Friday, September 14, 2012

Inlay work

Other than my “N” logo, I rarely get the chance to do any inlay work. John, whose twin-point I’ve just started, is clearly going to pamper his mandolin with various handmade accessories, one of them is this arm-rest made in the USA by Doug Edwards.
You can see that Doug has inlaid it with John’s “family tree”, so I thought it would be a good idea to complement it with a similar head inlay.
I made my shape as a juxtaposition of Doug’s inlay and John’s original artwork.
The design is glued on to a piece of inlay material (in this case green abalone for the tree’s canopy) and the abalone is in turn glued to some thin plywood for support whilst cutting.
A piercing saw is used to cut the shape out and then needle files for the final shaping.

Once the shape is cut out, it needs to be inlaid into the head overlay.
As the inlay is in two parts, it makes sense to get the trunk aligned with the head’s centre line first and then inlay the canopy.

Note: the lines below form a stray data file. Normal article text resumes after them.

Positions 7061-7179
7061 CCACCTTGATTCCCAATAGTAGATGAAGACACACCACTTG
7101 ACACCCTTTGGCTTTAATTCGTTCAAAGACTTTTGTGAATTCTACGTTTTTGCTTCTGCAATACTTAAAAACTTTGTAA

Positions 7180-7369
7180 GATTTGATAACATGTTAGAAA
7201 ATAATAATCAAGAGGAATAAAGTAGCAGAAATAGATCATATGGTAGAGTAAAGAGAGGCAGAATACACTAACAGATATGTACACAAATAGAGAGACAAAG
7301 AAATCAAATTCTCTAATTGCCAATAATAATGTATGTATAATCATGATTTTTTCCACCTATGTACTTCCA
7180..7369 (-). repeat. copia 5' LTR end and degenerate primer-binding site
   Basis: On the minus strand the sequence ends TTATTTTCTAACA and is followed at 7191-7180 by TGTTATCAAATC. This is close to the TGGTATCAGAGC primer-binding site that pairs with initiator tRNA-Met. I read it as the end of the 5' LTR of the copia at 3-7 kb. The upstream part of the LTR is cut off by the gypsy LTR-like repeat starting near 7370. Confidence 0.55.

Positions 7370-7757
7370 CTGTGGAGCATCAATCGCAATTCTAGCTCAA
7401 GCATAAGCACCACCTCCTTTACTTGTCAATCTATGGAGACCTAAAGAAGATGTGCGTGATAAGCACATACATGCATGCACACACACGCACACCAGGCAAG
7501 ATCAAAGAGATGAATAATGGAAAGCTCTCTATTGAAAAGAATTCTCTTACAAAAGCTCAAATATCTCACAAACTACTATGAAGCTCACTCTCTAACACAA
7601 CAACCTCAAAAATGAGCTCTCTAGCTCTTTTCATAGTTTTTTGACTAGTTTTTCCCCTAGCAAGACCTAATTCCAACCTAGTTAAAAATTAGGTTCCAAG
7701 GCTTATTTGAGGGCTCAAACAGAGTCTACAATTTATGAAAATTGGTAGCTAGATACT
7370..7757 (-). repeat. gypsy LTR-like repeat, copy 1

To remove most of the wood I use a dremel mounted in a StewMac base. As the base doesn’t plunge, I drill a small hole to give a start point for the cutter. For the final fitting I use engraving tools sharpened as chisels.


With the trunk fitting, it’s on with the canopy!

And here is the finished inlay....

 And here is the rosette for the same mandolin. It’s been a good week!

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2 Comments:

Blogger Peter Brown said...

Gary, what do you find is the best way to immobilise the piece to be inlaid while you scribe around it?

3:29 PM  
Blogger Gary Nava, Luthier said...

Double-sided tape works a treat ;)

2:44 PM  

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